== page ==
ATC220615: Report of the Portfolio Committee on Higher Education, Science and Innovation on its Oversight of the Hydrogen and Fuel Cell Technologies Research, Development and Innovation Programme, Dated 15 June 2022

Higher Education, Science and Innovation

Report of the Portfolio Committee on Higher Education, Science and Innovation on its Oversight of the Hydrogen and Fuel Cell Technologies Research, Development and Innovation Programme, Dated 15 June 2022


The Portfolio Committee on Higher Education, Science and Innovation, having conducted oversight of the Hydrogen and Fuel Cell Technology Research, Development and Innovation Programme on 18 March 2022, reports as follows:




  1. Members of the Committee

Ms NT Mkhatshwa: Chairperson (ANC), Ms JS Mananiso (ANC), Mr T Letsie (ANC), Ms D Sibiya (ANC), Mr BS Yabo (ANC), Dr N Khumalo (DA), Ms N Tarabella-Marchesi (DA) and Dr W Boshoff (FFP).


  1. Support staff

Ms S Isaacs: Committee Secretary and Dr R Osborne-Mullins: Content Advisor.


  1. Department of Science and Innovation

Dr Phil Mjwara (Director-General), Dr Mmboneni Muofhe (Deputy Director-General: Technology Innovation), Dr Rebecca Maserumule (Chief Director: Hydrogen and Energy), Dr Cosmas Chiteme (Director: Power) and Ms Mandy Mlilo (Director: Hydrogen and Energy).


  1. University of the Western Cape

Prof Jose Frantz (Deputy Vice-Chancellor: Research and Innovation), Dr Shiva Pasupathi (Centre of Competence Director: HySA Systems) and Prof Vladimir Linkov (Director: South African Institute for Advanced Materials Chemistry).







The Portfolio Committee on Higher Education, Science and Innovation (the Committee), on 18 March 2022, received a briefing from the Department of Science and Innovation (the Department or DSI) on the Hydrogen and Fuel Cell Technologies (HFCT) Research, Development and Innovation (RDI) Programme; as well as efforts to harness this RDI programme to, together with industry partners and government, create new economic sectors and geographical corridors via the Hydrogen Society Roadmap (HSRM). The briefing took place at the South African Institute for Advanced Materials Chemistry (SAIAMC) at the University of the Western Cape (UWC), which hosts one of three hydrogen centres of competence (CoC). The briefing was followed by an exhibition of the key components of both the HFCT RDI Programme and HSRM, and a tour of the Hydrogen South Africa Systems Integration and Technology Validation Laboratory.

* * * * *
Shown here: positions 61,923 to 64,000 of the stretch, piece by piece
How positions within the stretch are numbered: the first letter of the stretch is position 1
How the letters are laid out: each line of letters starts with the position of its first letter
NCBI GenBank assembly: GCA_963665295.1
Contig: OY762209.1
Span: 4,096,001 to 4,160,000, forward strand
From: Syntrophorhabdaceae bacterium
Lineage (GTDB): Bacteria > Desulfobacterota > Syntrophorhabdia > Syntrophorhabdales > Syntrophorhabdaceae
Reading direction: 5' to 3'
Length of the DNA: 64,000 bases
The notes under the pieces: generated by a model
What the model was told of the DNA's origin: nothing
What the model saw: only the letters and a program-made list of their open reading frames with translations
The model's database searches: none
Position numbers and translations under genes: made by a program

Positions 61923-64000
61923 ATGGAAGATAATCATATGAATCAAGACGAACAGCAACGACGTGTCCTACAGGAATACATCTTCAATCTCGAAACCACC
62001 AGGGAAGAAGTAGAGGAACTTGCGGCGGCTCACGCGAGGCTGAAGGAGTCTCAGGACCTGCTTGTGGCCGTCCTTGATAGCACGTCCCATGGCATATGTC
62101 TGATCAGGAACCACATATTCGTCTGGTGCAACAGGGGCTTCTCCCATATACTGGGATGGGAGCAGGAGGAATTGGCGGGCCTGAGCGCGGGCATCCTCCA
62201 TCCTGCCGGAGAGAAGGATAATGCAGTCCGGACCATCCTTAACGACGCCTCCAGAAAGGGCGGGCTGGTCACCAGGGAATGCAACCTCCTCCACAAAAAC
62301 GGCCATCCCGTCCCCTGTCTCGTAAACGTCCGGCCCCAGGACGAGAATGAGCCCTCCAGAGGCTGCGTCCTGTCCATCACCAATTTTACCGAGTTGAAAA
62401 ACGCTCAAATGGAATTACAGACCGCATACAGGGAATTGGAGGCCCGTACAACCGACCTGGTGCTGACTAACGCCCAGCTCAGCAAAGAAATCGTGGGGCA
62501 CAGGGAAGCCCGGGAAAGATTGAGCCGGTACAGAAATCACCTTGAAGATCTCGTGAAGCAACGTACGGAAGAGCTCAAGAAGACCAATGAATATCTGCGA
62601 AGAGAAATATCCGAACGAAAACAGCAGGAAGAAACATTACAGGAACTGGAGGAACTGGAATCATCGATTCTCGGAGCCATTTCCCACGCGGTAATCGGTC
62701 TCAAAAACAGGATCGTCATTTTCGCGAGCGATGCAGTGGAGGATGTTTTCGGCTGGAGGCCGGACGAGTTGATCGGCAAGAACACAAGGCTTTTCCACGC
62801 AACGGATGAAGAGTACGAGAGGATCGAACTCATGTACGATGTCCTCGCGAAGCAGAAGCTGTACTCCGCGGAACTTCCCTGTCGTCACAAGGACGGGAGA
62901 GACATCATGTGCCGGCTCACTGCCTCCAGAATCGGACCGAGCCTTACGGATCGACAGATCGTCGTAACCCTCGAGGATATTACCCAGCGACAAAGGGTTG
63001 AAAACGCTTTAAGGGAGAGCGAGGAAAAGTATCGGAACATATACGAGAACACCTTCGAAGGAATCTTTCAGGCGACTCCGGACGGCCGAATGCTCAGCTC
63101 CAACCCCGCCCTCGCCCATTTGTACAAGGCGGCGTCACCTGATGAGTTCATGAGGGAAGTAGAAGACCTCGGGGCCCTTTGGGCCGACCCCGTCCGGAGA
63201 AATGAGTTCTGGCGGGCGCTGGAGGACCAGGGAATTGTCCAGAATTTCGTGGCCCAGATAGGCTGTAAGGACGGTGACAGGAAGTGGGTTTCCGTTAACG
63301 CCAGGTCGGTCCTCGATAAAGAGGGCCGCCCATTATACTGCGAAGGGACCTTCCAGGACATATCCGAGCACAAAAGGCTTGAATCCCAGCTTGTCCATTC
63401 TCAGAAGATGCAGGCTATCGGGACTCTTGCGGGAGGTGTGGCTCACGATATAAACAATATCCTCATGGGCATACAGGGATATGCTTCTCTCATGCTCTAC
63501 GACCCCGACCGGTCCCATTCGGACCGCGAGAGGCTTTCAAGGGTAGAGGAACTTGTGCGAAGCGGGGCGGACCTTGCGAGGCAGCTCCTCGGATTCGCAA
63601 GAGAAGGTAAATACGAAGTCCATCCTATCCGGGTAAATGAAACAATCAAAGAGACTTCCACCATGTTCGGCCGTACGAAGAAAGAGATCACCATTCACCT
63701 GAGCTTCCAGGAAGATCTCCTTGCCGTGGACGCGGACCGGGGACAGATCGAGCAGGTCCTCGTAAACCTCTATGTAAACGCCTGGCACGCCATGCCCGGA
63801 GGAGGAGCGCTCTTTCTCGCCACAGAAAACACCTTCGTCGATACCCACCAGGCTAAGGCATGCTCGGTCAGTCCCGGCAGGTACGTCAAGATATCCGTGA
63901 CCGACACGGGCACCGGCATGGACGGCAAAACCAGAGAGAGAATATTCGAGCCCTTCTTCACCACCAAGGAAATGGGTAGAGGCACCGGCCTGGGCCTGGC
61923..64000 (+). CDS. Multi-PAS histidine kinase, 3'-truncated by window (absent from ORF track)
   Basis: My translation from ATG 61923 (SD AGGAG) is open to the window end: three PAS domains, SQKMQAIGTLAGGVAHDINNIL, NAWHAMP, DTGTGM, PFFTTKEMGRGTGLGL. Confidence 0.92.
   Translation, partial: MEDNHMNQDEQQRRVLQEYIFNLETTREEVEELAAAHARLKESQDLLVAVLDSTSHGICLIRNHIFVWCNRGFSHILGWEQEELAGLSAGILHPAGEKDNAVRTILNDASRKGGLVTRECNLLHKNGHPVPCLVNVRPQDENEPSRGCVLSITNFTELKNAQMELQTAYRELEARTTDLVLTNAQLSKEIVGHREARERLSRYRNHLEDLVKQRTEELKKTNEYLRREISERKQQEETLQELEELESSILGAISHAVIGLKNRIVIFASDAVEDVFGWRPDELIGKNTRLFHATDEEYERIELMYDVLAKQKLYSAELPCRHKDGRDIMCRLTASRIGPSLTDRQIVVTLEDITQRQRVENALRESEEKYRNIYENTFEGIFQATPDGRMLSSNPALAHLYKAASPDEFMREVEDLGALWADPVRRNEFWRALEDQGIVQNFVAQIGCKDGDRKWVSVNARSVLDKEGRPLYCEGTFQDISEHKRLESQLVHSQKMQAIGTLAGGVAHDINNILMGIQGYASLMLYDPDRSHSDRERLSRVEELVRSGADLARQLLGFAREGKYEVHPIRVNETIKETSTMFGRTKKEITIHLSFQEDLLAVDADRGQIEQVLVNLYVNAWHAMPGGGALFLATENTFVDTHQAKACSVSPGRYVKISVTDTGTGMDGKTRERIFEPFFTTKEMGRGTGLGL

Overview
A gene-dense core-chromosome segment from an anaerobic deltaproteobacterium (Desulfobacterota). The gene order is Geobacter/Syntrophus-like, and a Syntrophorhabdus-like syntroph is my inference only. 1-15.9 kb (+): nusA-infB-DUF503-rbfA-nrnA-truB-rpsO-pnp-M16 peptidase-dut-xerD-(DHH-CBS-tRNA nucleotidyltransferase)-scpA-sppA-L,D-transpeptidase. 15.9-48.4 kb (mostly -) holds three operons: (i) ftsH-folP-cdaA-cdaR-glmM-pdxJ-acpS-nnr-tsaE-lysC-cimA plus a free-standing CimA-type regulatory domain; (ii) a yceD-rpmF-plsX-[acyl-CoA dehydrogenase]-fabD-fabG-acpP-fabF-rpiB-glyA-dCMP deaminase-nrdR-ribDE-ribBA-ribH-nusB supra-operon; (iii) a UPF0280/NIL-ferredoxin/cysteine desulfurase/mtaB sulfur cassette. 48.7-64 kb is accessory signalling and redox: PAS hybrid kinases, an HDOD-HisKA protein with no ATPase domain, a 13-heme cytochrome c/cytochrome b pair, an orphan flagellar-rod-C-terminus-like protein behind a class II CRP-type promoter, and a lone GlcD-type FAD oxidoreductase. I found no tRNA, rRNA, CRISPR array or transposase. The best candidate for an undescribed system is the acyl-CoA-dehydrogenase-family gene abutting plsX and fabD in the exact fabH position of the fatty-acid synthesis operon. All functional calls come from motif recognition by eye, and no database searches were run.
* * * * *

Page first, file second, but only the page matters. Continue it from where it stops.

In an effort to develop safe, clean and reliable alternative energy sources to fossil fuels, as well as build national capability in frontier science and technology initiatives, South Africa has given considerable attention and investment to the development of a local Hydrogen Economy. The commitment to energy security was identified by the Department’s 2007 Ten-Year Innovation Plan as one of the five Grand Challenges (priority focus areas) that the Department would focus on to steer the economy from the extraction of natural resources to being knowledge driven. In this instance, the global focus on hydrogen as an energy carrier, combined with fuel cell technologies to produce electricity, was considered a strategic imperative in which to develop capability and gain greater socio-economic benefit through resource beneficiation. The potential for resource beneficiation would be supported because an important component of most types of fuel cell is a platinum-group-metal (PGM)-based electrocatalyst. South Africa possesses approximately 80% of the world’s PGM reserves and the use of PGM electrocatalysts will increase the demand for PGMs. The programme to stimulate and guide innovation in the area of HFCT through the beneficiation of PGM was framed within the National Hydrogen and Fuel Cell Technologies Research, Development and Innovation Strategy. This strategy was branded as Hydrogen South Africa (HySA) and launched in 2008.




The three-part presentation outlined the implementation and achievements of the HySA Programme; the key purpose and planned actions of the HSRM; and the next steps in relation to both the HySA Programme and the HSRM.


The HySA Programme was designed as a 15-year programme, which started in 2008/9, spanned three phases and was implemented through the establishment of three RDI focused CoCs. These CoCs are located at North West University (HySA Infrastructure), the University of Cape Town (HySA Catalysis) and UWC (HySA Systems Integration and Technology Validation). The presentation detailed the key actions, achievements and funding allocated to each of the three phases.


Of significance, is that approximately R1.3 billion has been invested in HySA to date, and during this period, the RDI programme has resulted in a range of technology developments and product innovations, which have been deployed in a number of settings. For example, the fuel cell forklift and refuelling station at Impala Platinum refineries and the fuel cells deployed to provide power to field hospitals set-up during the COVID-19 pandemic. In addition, the HySA human capital development programme has made great strides in developing the skills needed to sustain the HySA programme. The Department stated that for this level of investment and size of researcher pool, which are both, much lower than other countries pursuing RDI in HFCT, South Africa is making a comparatively bigger impact in the sector globally.